I know how it feels to be stuck. But right when you feel like you’re in a hopeless place, it only means that something is about to happen. A breakthrough is around the corner. A new door is about to open. Finding purpose doesn’t always have an obvious or immediate destination. It’s way more important to feel that you’re doing what you love on a daily basis and persist, than being able to describe yourself as an executive director, mathematician or a painter by the age of 25.
Everyone’s life is unique but there’re certain things we all deal with
We all have our own personal life trajectories. We are raised differently, the education we receive varies from school to school and teacher to teacher and we inherit unique genetics from our parents. A combination of this makes us deal with life in our own way. No matter how close we are with our families and friends, no one else can walk in our shoes. Yet, despite the many differences between us, there are certain sensations all humans experience. Looking for one’s purpose is one of them.
Fulfilling our lives through what we do
For almost 30 years, I believed that the best way to manifest my life’s purpose was through my occupation. I mean, this shouldn’t come as a surprise for someone growing up in the European society. “What do you do?” is one of the first questions we ask when we meet someone new. We love rooting ourselves in our job titles. Job titles help us classify people around us and they usually closely correspond with how we project ourselves to the rest of the world. Our job titles are part of our identity. There’s no one to blame, we’re all equally guilty when it comes to reinforcing this behaviour. Whether this is healthy or not that could be a theme of another post but since the ‘career oriented life fulfilment mission’ is so prevalent and commonplace in many of our societies it’s time to question it.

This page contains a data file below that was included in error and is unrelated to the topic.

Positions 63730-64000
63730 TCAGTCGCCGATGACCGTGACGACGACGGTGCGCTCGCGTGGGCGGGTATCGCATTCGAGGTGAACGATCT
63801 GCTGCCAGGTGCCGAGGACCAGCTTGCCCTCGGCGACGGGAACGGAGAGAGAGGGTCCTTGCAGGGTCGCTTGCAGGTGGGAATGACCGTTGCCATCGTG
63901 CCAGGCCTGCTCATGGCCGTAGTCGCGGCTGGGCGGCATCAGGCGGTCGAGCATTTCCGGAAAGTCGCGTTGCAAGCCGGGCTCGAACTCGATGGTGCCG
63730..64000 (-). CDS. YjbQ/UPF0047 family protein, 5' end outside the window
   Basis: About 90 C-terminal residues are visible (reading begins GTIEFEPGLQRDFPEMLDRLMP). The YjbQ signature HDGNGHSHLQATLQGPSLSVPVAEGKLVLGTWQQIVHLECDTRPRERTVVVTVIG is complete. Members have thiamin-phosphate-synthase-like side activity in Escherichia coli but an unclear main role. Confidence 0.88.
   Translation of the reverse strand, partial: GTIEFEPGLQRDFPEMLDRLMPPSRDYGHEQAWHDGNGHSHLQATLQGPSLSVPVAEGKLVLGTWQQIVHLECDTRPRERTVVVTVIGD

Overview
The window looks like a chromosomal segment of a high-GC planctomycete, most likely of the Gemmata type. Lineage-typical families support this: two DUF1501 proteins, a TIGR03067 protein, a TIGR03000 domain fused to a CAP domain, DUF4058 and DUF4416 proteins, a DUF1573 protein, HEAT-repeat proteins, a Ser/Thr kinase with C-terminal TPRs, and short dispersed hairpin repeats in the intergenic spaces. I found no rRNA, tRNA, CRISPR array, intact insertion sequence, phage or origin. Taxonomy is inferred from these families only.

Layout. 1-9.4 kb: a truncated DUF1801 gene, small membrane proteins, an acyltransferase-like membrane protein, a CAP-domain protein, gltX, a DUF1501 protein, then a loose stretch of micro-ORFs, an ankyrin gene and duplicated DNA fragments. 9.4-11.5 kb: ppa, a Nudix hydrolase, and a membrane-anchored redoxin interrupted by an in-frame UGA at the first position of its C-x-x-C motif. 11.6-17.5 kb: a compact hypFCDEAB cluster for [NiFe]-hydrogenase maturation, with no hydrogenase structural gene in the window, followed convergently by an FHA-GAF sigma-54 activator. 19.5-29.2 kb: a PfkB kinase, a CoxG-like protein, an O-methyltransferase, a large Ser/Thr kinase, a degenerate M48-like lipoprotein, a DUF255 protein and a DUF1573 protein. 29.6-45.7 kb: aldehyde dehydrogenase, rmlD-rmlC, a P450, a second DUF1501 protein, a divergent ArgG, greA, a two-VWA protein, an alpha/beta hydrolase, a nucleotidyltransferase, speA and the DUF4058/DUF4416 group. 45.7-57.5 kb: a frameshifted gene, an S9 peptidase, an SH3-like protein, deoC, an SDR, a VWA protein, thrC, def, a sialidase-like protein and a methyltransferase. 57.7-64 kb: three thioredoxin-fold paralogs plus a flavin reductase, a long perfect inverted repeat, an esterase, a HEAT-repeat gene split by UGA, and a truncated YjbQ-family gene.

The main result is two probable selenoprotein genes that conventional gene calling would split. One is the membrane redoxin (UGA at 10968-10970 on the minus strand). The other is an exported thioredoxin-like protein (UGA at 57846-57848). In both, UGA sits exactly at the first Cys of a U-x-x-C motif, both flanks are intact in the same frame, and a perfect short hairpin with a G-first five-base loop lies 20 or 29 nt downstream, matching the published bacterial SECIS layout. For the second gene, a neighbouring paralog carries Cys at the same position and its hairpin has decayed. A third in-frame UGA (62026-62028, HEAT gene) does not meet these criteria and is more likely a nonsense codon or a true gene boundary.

It would be naive to think that at the age of 5 we decide what we want to do and stick to it for the rest of our lives. There are at least a couple of major rounds of career search that everyone goes through. Each of them comes with distinct challenges which, if not handled properly, can become a deal breaker. They can cause us never realising our potential and never truly living our life.
Finding one’s purpose: take one
When we’re kids we imagine ourselves as astronauts, nurses and superheros. That’s the first round of search we ever perform. Already by the age of 10, we’re thinking about what we like and we look for role models to imagine ourselves doing space travel and other things. But, wait! Social acceptance is bitch. Our parents and teachers know this and therefore, when it gets to choosing our career, they want us to pick the job that’s realistic, kicks ass and that wins more prestige than others. They do this for us, so that one day when someone asks us what we do, we’re perceived as successful, important and powerful rather than insignificant. Great. So we pick our sensible career path with the help of others and off we go.